(a) implanting said unitary AIOL in an eye in which a discrete base member has been previously implanted, said discrete base member having a longitudinal axis intended to be co-directional with the human eye's visual axis on implantation thereof; and
(b) the step of implanting said unitary AIOL further comprising positioning the AIOL relative to the discrete base member to receive said axial compressive force from said discrete base member, wherein the capsular diaphragm, in use, pushes against the discrete base member to impart the axial compression force.
12. The method of claim 11, wherein the discrete base member comprises an intraocular lens that was implanted in a previous procedure.
13. The method of claim 11, wherein the discrete base member comprises a discrete member that is implanted in the same procedure in which the unitary AIOL is implanted.
Description
RELATED APPLICATIONS

The present application is a U.S. National Phase Application of International Application WO 2008/107882, filed on Mar. 5, 2008, which claims the benefit of Israel application no. 181710 filed on Mar. 5, 2007; Israel application no. 182604 filed on Apr. 17, 2007; and Israel application 185740 filed Sep. 5, 2007, all of which are herein incorporated by reference in their entirety.

FIELD OF THE INVENTION

The invention pertains to accommodating intraocular lens (AIOL) assemblies.

BACKGROUND OF THE INVENTION

Commonly owned PCT International Application No. PCT/IL02/00693 entitled Accommodating Lens Assembly and published on 27 Feb. 2003 under PCT International Publication No. WO 03/015669 illustrates and describes accommodating intraocular lens (AIOL) assemblies, the contents of which are incorporated herein by reference. The AIOL assemblies each include a haptics system adapted to be securely fixed in a human eye's annular ciliary sulcus at least two spaced apart stationary anchor points so that it may act as a reference plane for an AIOL of continuously variable Diopter strength affected by a human eye's capsular diaphragm under control of its sphincter-like ciliary body and acting thereagainst from a posterior direction. The haptics systems include a rigid planar haptics plate with a telescoping haptics member for sliding extension. The haptics plate and the haptics member are preferably self-anchoring as illustrated and described in commonly owned PCT International Application No. PCT/IL02/00128 entitled Intraocular Lens and published on 29 Aug. 2002 under PCT International Publication No. WO 02/065951, the contents of which are incorporated herein by reference.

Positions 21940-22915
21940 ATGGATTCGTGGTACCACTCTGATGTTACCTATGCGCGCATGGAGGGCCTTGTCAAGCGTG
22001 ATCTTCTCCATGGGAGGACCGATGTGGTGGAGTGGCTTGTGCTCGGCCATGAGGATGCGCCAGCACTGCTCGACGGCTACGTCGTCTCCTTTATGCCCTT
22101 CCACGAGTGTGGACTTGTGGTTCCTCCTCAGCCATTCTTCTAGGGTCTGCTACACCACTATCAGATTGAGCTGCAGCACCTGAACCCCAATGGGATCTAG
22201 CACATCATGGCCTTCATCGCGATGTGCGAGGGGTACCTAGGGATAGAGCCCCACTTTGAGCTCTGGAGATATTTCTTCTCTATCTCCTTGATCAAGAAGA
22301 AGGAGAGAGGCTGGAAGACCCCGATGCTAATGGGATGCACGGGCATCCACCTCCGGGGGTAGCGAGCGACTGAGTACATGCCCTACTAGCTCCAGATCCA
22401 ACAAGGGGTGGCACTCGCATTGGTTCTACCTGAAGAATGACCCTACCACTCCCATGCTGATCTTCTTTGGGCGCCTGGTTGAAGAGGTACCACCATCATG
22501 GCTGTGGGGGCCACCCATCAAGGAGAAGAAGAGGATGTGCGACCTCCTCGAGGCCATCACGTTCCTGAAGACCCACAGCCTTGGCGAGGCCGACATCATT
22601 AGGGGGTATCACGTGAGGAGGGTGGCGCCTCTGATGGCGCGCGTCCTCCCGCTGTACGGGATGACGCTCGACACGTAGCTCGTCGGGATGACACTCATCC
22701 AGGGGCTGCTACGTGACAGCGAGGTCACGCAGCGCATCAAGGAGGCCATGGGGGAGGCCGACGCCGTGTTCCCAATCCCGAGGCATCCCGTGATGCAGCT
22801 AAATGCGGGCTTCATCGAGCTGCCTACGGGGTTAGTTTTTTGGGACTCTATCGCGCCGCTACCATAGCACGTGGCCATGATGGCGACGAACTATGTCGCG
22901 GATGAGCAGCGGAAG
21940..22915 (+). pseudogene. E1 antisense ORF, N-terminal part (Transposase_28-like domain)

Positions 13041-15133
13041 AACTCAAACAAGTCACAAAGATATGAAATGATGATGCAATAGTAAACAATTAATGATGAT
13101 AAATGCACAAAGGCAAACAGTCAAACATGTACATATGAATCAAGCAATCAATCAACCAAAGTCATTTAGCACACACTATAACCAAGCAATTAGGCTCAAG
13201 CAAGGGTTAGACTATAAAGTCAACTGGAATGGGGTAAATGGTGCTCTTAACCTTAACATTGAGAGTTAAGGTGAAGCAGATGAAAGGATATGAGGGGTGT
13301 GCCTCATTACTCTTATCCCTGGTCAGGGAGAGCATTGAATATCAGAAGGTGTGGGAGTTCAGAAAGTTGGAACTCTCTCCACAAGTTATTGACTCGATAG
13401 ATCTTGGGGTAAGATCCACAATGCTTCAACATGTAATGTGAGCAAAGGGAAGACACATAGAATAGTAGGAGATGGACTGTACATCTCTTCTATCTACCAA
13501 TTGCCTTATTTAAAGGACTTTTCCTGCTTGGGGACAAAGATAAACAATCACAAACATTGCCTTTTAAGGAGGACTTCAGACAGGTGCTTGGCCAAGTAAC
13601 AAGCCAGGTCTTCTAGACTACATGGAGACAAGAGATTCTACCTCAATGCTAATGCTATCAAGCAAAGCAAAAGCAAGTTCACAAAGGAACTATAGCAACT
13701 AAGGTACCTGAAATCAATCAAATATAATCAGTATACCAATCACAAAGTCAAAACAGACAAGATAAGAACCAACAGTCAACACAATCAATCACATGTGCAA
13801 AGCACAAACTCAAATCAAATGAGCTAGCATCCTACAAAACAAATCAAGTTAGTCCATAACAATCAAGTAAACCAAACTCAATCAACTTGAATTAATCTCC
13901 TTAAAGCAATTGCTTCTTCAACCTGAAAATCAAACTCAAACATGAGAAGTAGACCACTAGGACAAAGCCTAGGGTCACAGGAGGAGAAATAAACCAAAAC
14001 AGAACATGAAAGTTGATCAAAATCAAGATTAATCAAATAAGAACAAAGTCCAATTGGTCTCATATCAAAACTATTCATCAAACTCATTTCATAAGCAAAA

Commonly owned PCT International Application No. PCT/IL2005/000456 entitled Accommodating Intraocular Lens Assemblies and Accommodation Measurement Implant and published on 10 Nov. 2005 under PCT International Publication No. WO 2005/104994 illustrates and describes AIOL assemblies enabling post implantation in situ manual selective displacement of an AIOL along a human eye's visual axis relative to at least two spaced apart stationary anchor points to a desired position to ensure that an AIOL assumes a non-compressed state in a human eye's constricted ciliary body state, the contents of which are incorporated herein by reference. Such in situ manual selective displacement can be effected post implantation to correct for capsular contraction which is a natural reaction which typically develops over a few months following extraction of the contents of a human eye's natural crystalline lens, and also a subject's changing eyesight overtime with minimal clinical intervention. Such in situ manual selective displacement can be achieved as follows: First, a discrete haptics system for retaining a discrete AIOL which is manually displaceable relative thereto. And second, a haptics system with at least two haptics having radiation sensitive regions capable of undergoing plastic deformation for in situ manual displacement of an integrally formed AIOL.

Commonly owned PCT International Application No. PCT/IL2005/001069 entitled Accommodating Intraocular Lens (AIOL), and Assemblies Including Same published on 20 Apr. 2006 under PCT International Publication No. WO 2006/040759 illustrates and describes an AIOL having a biasing mechanism for elastically deforming an elastically deformable shape memory disc-like optical element for affording a natural positive Diopter strength for near vision, the contents of which are incorporated herein by reference. The AIOL is intended to be implanted in a human eye such that relaxation of its ciliary body causes its capsular diaphragm to apply an accommodation force for overcoming the biasing mechanism to reduce the AIOL's natural positive Diopter strength for distance vision.